Please note that 4WD on current Sequoia and Tundra models is NOT "full-time", and these vehicles cannot be driven on dry pavement without damaging the drivetrain. 4WD is strictly for use off-road and in extreme weather conditions. See Toyota marketing brochures and owners manuals for details.
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Old 04-05-2013, 03:53 PM   #4
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I have towed my 1986 31' Sovereign about 50000 miles over the last 7 years with a 1/2 ton pickup (Nissan Titan). But, having said that, I don't have 4 kids and their stuff to haul around.

With my bridal unit, cat, dog and about 400 pounds in the bed, I am pretty close to max gross. I think you will find that with kids, camping gear, fun stuff and bride, you will overload a half ton.

So look for a 3/4 ton something or another. I prefer big gas vs diesel but that's me.

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Old 04-05-2013, 04:13 PM   #5
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I have towed 16,000 miles with a 1500 Explorer conversion van and it is great with my 3 kids! I believe it is built on a Suburban chassis. The 1500 with a 5.3L motor has a tow capacity of 6600 pounds. Not enough for me if I would to change over to the 30 foot Argosy I am looking for now. If I can make that happen, I would change to a 2500 version. As I recall, the tow capacity is around 9500 pounds with the 6.0L motor. IMHO, conversion vans are the best kept secret on the road. They can be cheaper than Suburbans, are easier to move around in, and are amazingly comfortable for my kids on long driving days.
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Old 04-05-2013, 05:07 PM   #6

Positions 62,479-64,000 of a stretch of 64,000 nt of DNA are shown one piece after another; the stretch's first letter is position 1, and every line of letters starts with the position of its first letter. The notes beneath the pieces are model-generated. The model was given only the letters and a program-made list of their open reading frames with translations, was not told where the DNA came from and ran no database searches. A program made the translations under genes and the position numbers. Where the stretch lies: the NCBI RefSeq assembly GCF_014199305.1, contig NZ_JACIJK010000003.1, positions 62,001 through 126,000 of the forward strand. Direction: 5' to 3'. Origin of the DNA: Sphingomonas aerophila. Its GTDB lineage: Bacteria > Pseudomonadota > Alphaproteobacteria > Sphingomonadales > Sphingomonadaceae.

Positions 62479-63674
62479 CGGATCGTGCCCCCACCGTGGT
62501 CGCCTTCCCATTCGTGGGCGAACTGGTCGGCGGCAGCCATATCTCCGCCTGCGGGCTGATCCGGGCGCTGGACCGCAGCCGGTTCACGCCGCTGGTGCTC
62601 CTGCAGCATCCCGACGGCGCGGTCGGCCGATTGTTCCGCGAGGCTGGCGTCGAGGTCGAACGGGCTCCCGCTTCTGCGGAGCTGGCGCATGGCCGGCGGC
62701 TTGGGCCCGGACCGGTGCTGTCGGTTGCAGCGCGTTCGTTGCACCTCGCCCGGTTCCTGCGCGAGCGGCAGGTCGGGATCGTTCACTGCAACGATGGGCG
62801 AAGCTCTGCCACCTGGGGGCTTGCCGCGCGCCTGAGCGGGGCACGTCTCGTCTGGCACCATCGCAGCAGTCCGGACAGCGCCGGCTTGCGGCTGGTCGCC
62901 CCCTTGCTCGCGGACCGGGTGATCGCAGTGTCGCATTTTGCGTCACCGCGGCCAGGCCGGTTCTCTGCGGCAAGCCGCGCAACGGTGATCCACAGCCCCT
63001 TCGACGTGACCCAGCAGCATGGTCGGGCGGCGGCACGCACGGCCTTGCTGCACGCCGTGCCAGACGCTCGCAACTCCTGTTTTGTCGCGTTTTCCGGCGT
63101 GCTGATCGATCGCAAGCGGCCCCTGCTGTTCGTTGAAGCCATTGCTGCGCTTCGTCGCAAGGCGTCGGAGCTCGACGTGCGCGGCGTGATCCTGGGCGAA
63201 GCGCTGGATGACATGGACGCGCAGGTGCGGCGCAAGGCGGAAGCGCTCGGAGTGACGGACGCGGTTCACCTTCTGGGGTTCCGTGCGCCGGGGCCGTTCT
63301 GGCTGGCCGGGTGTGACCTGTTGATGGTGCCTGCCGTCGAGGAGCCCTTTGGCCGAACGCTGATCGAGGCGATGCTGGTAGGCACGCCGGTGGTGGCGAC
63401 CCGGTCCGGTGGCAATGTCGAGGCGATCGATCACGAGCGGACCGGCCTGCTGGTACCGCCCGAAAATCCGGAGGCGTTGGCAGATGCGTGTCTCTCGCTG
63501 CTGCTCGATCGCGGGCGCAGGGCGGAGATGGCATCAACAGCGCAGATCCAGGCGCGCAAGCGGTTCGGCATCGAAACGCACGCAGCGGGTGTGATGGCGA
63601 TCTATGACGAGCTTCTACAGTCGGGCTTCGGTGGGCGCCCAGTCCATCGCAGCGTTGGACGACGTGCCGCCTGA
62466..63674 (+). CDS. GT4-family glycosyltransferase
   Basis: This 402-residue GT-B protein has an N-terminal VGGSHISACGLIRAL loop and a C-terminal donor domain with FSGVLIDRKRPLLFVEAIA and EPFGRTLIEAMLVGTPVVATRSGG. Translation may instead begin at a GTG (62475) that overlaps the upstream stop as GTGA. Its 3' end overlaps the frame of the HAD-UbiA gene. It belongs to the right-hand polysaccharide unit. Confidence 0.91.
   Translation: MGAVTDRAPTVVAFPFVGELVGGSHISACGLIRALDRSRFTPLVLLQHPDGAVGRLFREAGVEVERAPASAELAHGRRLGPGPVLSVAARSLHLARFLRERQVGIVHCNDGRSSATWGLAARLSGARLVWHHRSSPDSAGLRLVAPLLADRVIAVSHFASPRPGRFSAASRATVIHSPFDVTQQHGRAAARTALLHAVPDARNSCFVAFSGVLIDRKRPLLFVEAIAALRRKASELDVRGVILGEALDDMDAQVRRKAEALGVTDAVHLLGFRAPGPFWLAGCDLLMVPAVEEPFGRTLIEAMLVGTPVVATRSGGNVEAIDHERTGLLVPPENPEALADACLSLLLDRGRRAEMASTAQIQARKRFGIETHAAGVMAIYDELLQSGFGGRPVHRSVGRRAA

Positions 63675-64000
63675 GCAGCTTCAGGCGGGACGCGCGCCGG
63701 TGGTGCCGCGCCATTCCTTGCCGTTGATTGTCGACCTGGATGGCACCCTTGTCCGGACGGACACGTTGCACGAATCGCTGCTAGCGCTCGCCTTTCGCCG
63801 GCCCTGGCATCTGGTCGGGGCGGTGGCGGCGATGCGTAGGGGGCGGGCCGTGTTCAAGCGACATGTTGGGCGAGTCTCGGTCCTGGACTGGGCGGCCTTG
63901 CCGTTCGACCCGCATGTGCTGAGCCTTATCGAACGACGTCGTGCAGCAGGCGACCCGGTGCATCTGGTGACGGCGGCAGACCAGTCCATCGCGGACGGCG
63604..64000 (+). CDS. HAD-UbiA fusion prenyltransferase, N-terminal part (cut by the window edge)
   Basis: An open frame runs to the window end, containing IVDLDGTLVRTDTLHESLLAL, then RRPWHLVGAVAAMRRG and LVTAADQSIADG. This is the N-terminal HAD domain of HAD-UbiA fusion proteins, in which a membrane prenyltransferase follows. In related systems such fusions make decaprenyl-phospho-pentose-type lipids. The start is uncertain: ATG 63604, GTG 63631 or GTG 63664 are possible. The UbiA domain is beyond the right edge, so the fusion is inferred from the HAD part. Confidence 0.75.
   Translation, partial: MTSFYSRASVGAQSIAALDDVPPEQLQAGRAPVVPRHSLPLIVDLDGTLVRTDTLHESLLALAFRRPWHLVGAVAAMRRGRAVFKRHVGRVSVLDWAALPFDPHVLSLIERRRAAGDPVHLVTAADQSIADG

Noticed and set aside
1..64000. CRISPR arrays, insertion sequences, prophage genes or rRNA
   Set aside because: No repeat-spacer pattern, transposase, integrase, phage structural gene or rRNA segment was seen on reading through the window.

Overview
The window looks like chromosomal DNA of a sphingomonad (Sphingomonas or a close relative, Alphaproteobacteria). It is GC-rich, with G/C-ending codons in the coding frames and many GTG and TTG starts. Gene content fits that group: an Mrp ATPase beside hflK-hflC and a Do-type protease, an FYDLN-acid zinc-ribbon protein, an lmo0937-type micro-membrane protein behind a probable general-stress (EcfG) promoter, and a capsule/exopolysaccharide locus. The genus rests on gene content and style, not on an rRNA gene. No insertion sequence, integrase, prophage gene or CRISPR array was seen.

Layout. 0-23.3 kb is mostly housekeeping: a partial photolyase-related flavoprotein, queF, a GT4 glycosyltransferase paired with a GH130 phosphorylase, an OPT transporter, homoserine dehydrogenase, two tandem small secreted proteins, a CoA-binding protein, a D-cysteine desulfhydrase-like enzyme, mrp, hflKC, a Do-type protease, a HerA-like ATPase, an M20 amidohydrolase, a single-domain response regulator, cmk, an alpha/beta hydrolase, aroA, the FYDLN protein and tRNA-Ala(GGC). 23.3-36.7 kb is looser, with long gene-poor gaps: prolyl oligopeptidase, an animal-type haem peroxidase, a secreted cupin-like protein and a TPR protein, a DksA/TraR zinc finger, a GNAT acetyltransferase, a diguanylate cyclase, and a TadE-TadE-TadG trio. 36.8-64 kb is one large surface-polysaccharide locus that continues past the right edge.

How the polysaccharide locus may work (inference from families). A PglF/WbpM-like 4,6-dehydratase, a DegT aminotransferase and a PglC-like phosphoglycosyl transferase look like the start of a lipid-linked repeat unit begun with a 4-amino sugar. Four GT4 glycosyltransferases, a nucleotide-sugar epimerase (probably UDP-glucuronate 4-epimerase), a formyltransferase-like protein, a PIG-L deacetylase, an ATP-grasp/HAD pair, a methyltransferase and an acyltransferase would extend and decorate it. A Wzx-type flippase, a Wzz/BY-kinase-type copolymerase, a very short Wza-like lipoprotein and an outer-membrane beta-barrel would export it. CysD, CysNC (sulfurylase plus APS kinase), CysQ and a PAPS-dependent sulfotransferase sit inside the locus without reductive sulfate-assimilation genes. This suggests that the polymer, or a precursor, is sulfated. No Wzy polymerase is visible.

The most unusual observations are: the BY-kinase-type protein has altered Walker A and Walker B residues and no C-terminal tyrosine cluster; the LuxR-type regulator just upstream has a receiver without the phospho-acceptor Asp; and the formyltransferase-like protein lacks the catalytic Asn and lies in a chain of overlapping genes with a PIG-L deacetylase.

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You're looking at hauling a big heavy trailer and a large family, and probably a lot of stuff. I would go no smaller than a Ford Excursion. Ford stopped making them in 2005, but there's plenty of them out there. An Excursion is essentially a SUV built on top of a F-250 Super Duty chassis. It is larger than the Suburban. Find one with the V10 or powerstroke diesel (better) and you'll have a good tow vehicle. Avoid one's with the 5.4 V8, its too small.
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Old 04-05-2013, 07:12 PM   #7
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Dyess AFB , Texas
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Thanks everyone for the replies! We will be doing our research in the coming days for sure. I was looking at Excursions, and I guess they could grow on me. There are a bunch here in Texas for sale, so I think we could get a good deal on one...
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Old 04-05-2013, 08:50 PM   #8
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I second the excursion recommendation.